“It’s a very competitive market but what it really comes down to, is, can you tell a story with music?”
Prince of Persia’s Mechner says he starts his process by making a project wish list.
“We look at films and games we’ve admired, as a lot of composers now work in film, TV and game,” he explains. “We look at the demands of the project and try to find someone not only whose sensibility and style are privy to the project, but who also has the experience that’s needed for what we’re trying to do.
“For some projects, a composer whose experience is predominantly in film and linear media might be fine. For another project, we might need a composer like Christopher who has a deeper understanding of how music works in games and be able to create music that can be taken apart and recombined on the fly according to algorithms, something that traditional composers don’t have to deal with if they’re composing a single piece.”
Once the gig is secured, the role and scope of the music is determined by the project. If it’s a video game where the music is crucial as a storyline catalyst, usually the composer is brought in early, unlike film, where the music is often started and completed after the film has been locked.
“Scoring a film, you’re obviously working with a director, producer and the creative talent involved and you’re able to see the film when you’re scoring it,” notes Tin, who composes mainly from his home studio. “At times, when you’re working on a game, you don’t have much more than an Excel spreadsheet to tell you what you need to write. Basically, it’s almost like you’re relying on the audio lead and the in-house people to be your eyes and tell you what you need to do.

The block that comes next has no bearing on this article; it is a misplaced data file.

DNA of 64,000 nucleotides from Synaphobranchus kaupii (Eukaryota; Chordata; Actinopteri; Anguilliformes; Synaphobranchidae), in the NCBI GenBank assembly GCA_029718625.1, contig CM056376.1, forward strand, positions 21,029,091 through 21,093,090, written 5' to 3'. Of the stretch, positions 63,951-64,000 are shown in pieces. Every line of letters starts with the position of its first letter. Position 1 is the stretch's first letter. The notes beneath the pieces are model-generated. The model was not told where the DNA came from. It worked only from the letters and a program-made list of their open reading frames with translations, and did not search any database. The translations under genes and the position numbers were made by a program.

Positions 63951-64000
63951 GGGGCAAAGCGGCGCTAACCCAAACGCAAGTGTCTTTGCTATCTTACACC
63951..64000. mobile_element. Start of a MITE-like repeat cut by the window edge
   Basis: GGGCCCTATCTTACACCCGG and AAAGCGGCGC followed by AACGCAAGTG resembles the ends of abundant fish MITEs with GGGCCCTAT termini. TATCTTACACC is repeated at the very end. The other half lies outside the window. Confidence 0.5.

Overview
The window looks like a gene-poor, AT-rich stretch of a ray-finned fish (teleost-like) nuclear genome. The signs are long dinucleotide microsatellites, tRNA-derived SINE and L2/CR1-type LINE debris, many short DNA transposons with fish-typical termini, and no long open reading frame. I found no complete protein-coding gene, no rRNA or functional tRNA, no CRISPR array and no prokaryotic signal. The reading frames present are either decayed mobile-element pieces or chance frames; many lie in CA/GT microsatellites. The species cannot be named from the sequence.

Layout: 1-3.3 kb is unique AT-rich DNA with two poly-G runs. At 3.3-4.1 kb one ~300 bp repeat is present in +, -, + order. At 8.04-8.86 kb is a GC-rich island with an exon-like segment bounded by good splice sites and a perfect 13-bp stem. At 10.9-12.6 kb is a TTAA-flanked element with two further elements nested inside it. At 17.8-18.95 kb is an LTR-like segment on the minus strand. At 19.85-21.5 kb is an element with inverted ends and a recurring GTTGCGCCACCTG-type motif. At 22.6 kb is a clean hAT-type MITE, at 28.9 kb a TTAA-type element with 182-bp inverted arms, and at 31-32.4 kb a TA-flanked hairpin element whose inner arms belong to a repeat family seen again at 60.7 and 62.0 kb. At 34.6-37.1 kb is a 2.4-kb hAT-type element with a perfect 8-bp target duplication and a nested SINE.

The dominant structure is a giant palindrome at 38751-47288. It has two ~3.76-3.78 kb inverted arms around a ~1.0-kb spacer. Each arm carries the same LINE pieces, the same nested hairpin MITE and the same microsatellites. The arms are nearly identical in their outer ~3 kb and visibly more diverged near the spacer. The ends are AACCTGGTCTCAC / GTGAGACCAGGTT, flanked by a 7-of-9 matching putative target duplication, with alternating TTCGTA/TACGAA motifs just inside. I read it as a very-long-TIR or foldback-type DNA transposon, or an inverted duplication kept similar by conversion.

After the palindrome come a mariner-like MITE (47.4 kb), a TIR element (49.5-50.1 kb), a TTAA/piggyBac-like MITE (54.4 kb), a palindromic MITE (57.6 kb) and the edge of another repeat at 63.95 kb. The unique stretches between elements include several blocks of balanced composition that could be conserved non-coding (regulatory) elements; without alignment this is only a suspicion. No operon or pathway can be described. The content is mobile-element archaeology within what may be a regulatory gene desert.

“When I score a game with an interactive score, I’m not the person plugging it into the audio engine and programming it. So I rely very heavily on the audio lead, usually from a staff member of the game developer. They sort of take my hand and walk me through what it is they need for the game and how it needs to work. In a lot of cases, I’ve basically put my trust in them, and I execute, musically, their technical needs.”
Another chief difference between film and game is the time factor, as video games often have more complex scoring demands, seeming as though they offer an infinite soundtrack.